Chaplain: “At this point there are no official missions beyond EM-2 and there are no cost estimates or even ranges depending on possible missions. The uncertainty puts NASA at risk of making decisions today that might not make sense tomorrow. While there seems to be consensus that Mars is the long-term destination, decisions on how and when to get there can impact decisions today as well as costs in the long term.” Do you think the costs of SLS, Orion and Ground Systems Development and Operations (GSDO ) Program will increase?

Chaplain: “If NASA sets Orion cost estimates through EM-2 at 70 percent, then there will be a reasonable chance that costs will not increase significantly before the second flight. But complex programs like this tend to encounter problems that they did not anticipate and are expensive to resolve. Establishing cost estimates at 70 percent confidence is a good practice and should help prevent such growth.” Is the $18 billion for NASA in ‘CRomnibus’ spending bill enough to push the program forward and avoid other delays?

Chaplain: “The Omnibus should help keep the programs on track at least for the next year.”

As it is currently scheduled, NASA is planning to launch the first SLS in 2018 on what the space agency has dubbed Exploration Mission 1 or “EM-1.” It will be a full three years later before astronauts ride the SLS and Orion duo to a mission planned for cislunar space. NASA has stated that it is planning to send astronauts to an asteroid that will be ferried into lunar orbit.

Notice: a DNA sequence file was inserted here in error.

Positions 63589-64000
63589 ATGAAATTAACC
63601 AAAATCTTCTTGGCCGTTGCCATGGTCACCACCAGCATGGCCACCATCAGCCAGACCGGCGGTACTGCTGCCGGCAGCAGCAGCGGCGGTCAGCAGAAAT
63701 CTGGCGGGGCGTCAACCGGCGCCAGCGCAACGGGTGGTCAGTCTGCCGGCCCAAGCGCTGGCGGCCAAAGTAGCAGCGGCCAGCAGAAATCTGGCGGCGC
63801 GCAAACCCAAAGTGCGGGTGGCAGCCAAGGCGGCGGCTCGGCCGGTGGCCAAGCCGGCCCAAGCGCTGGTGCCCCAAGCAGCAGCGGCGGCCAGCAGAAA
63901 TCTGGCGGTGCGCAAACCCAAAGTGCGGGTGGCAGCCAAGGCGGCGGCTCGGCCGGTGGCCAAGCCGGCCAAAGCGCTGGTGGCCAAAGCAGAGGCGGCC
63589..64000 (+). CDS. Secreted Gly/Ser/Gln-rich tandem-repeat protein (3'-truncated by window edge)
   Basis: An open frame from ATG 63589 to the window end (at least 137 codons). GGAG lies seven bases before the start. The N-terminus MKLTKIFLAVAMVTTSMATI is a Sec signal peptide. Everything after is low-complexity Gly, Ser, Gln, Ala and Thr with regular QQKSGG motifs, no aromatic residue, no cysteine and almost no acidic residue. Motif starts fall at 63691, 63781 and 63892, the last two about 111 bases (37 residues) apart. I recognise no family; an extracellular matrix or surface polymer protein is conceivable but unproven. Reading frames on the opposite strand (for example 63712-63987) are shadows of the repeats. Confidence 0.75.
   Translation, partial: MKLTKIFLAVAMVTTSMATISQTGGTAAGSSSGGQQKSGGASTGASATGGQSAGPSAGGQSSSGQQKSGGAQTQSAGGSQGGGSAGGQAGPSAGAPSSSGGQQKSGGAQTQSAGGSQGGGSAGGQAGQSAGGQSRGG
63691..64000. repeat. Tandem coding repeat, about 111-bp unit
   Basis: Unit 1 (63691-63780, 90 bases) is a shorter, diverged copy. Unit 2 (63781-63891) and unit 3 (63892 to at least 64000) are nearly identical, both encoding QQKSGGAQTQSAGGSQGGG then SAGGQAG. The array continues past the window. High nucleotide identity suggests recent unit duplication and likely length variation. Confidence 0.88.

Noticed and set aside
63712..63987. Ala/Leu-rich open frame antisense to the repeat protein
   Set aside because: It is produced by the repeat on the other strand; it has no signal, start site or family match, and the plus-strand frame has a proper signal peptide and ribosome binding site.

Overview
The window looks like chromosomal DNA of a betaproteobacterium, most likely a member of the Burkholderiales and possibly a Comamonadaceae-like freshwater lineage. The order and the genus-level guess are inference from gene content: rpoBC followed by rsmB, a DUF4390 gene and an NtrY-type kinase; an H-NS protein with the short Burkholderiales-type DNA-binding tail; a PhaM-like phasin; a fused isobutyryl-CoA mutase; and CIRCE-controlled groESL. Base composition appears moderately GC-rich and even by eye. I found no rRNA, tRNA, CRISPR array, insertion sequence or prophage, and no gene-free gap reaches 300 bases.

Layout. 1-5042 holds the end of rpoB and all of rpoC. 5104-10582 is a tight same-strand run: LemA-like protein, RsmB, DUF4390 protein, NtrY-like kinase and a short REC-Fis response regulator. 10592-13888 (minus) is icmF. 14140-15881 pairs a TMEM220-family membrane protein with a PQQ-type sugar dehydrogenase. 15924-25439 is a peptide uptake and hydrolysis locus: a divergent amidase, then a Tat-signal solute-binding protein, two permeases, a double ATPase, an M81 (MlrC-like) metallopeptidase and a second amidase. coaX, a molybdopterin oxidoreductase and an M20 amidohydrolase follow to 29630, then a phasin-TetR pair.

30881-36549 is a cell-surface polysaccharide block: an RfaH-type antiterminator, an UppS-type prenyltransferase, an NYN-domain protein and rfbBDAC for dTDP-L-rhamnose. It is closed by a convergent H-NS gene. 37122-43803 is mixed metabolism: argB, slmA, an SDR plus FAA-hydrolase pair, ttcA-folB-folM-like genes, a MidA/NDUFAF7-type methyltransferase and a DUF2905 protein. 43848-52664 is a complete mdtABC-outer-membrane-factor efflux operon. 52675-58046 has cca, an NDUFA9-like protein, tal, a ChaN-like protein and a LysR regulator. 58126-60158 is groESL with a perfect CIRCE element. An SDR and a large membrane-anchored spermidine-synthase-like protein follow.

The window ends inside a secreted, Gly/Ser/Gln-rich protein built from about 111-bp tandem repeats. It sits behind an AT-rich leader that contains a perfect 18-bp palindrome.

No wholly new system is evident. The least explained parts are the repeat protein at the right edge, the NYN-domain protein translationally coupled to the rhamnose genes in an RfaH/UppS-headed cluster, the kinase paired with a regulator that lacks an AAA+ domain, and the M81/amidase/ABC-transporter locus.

SLS Orion Space Launch System blueprint NASA image posted on SpaceFlight Insider

NASA has described SLS as being the booster which will send crews to as asteroid and, one day, Mars. Image Credit: NASA


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Tomasz Nowakowski is the owner of Astro Watch, one of the premier astronomy and science-related blogs on the internet. Nowakowski reached out to SpaceFlight Insider in an effort to have the two space-related websites collaborate. Nowakowski's generous offer was gratefully received with the two organizations now working to better relay important developments as they pertain to space exploration.

Reader Comments

Great article.

There is only one worthwhile destination: the Moon. The ARM and the “horizon goal” of Mars are blunders that will have to be undone before any progress can come about.

Um no. been there done that. why waste the money to do something we’ve already done decades ago?? Do it, just to do it? because its easier? The ARM and Mars plans are missions that make sense for NASA, which is not a private for profit company, but a government agency whose mission is to further human knowledge and manned exploration. The ARM and Mars missions further both of those goals and politically speaking serve to catch the publics imagination and its interest/curiosity in space. Which is important for NASA to get the budgets it needs to do ambitious projects. The more than 3 decade focus on low-earth orbit has been a disaster in this regards, and I think played a part in NASA’s shrinking budget through the period (along with the space race with the USSR ending). Why waste precious public resources just to do something that’s “routine”? I know I have family members who would rant against the space program as it has existed after the moon landings, since, to them it wasn’t doing anything exciting and was simply wasting taxpayer dollars. Having ambitious goals is vital.